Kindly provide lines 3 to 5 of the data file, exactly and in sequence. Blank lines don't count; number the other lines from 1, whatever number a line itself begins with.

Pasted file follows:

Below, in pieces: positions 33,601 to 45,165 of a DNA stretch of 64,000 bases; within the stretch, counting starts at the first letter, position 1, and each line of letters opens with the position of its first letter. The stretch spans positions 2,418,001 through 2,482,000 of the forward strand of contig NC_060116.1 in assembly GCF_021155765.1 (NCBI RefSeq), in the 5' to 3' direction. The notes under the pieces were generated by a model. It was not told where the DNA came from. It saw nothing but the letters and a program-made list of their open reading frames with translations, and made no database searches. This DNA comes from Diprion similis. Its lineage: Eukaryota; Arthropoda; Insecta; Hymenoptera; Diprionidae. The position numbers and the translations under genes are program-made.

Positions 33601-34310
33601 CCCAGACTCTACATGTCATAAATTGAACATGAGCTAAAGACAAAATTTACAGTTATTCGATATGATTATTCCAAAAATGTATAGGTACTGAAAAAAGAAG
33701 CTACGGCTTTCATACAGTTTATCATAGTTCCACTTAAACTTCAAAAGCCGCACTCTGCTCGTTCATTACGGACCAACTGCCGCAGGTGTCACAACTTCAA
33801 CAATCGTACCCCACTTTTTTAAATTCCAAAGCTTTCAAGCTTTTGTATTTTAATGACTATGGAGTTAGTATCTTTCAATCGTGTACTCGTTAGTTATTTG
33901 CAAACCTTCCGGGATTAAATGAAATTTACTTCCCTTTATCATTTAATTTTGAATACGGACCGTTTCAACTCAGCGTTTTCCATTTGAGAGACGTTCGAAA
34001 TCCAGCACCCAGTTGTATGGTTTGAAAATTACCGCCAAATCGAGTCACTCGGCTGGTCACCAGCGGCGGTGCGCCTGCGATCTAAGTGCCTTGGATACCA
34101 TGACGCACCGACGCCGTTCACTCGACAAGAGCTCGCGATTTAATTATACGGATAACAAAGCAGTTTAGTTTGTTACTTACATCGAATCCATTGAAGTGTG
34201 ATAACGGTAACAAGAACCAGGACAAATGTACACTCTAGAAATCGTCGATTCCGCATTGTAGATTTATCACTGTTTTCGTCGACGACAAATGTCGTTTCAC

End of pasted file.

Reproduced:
33601 CCCAGACTCTACATGTCATAAATTGAACATGAGCTAAAGACAAAATTTACAGTTATTCGATATGATTATTCCAAAAATGTATAGGTACTGAAAAAAGAAG
33701 CTACGGCTTTCATACAGTTTATCATAGTTCCACTTAAACTTCAAAAGCCGCACTCTGCTCGTTCATTACGGACCAACTGCCGCAGGTGTCACAACTTCAA
33801 CAATCGTACCCCACTTTTTTAAATTCCAAAGCTTTCAAGCTTTTGTATTTTAATGACTATGGAGTTAGTATCTTTCAATCGTGTACTCGTTAGTTATTTG